Wailua River Kayak to Uluwehi Falls

Wailua River Kayak to Uluwehi Falls

Description

Kauai has the rare distinction of being the only Hawaiian Island with navigable rivers. The wide and open Wailua River meets the sea on Kauai's eastern shore in an area that was called "Wailuanuihoano" in days of old. The 2800 acres oceanfront allowed for cultivation of large number of food crops including taro to support the "ali'i" or chiefs of the island in ancient time. Today the Wailua River access is a great way to explore while paddling and relaxing surrounded by lush rainforests. Those venturing upstream can find there way to the trailhead for Uluwehi Falls, a 200 foot cascade of fresh water that feeds a tributary to the Wailua stream.

At a Glance:
Highlights: Relaxing paddle upstream leads to a hike through jungle and rainforest with your ultimate destination being the 200 foot tall Uluwehi Falls
Activity Level: Moderate to strenuous based on length of trip and trail conditions
Options: Guided or self-guided by renting a kayak for the day.
Hazards!: The warnings for this experience are mostly for the hiking portion, the trail is well worn and extremely muddy at times. Slipping and falling on trail is to be expected during extreme muddy conditions. At the waterfall beware of falling rocks.
On the river beware of other boat traffic.
Duration: 4 to 6 hours
Costs: $85 per person guided/ $64 for a double kayak rental with all gear and map

There are two distinct options for exploring Wailua River by kayak, self-guided and guided. The wealth of knowledge, experience and support of a guide is never to be understated, especially if you do not often kayak. The guides make a daily routine of this experience, so they are aware of what hazards exist on trail. They also will do their best to give you a sense of place, safety, plus plenty of snacks and hydration.

Self-guided has some outstanding positives, such as traveling at your own pace. The downside is that you are on your own to discover your way up and back the river to the waterfall. This is not exceedingly difficult, nor dangerous, it just requires a peace of mind to see your group safely through the journey.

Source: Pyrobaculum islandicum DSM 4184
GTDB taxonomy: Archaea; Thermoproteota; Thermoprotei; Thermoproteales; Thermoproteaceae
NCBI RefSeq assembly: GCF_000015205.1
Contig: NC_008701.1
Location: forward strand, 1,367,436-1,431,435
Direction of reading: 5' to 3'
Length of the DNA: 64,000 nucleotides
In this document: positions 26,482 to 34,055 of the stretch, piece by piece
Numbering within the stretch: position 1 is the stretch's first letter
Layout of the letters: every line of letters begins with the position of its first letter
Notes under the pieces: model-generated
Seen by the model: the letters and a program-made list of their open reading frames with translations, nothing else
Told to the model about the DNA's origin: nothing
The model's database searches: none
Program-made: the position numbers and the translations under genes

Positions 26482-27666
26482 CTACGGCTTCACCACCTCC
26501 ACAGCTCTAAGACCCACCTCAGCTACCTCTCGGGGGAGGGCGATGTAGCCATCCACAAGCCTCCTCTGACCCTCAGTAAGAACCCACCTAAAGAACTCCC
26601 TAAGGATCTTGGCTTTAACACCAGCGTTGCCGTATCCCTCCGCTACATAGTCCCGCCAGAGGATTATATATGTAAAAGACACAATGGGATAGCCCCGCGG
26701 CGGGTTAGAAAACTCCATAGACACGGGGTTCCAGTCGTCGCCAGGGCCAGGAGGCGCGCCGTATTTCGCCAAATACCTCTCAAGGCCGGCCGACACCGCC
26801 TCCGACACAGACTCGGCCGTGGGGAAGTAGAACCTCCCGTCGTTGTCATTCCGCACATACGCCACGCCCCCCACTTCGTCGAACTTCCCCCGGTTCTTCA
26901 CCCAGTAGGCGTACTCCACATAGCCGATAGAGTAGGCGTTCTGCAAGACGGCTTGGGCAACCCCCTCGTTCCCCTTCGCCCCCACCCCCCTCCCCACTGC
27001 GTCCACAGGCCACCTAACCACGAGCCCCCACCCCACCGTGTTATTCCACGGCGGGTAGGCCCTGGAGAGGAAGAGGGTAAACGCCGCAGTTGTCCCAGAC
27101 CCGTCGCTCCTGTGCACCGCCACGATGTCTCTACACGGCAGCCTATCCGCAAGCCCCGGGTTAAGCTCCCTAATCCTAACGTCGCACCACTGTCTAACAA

The paddle:
Whether taking the guided or self-guided options, the paddle begins about 150 yards in land from the river mouth and bridge. Guided tours go from the Wailua River Marina launch on the south side of the river. The provider will tell you your check in time, and you show up ready to go. Volume and frequency of the tour is dictated by demand, summer being the most popular season for this excursion. Self-guided tours begin by picking up your kayak at the Wailua Marina check in, and once kayak is loaded on your roof top you simply return to Kuhio Highway and turn left across the bridge, then left on to Opeokaa Road then left into Wailua River State Park. Pull close to the boat launch and unload your gear being careful not to block the boat ramp access. Once parked, make sure all your gear is secured either in a "wet dry bag" or clipped or strapped to the kayak. Once you are ready to launch, you will stay on the right side of the river as you paddle the 2 miles to the trailhead. Larger boats use the river, so by staying on the northern or right side river shoulder you avoid the possibility of collision with the large boats. As you paddle upstream you will weave through other adventurers on their return from their journey. It provides you with navigation practice as you avoid other freshman paddlers who hopefully have gotten the art of steering their craft mastered. However, be prepared for the occasional collision, and try not to laugh to hard if you or another party begin careening into the tree line. It happens, and thankfully there are no crocodiles or anacondas to worry about.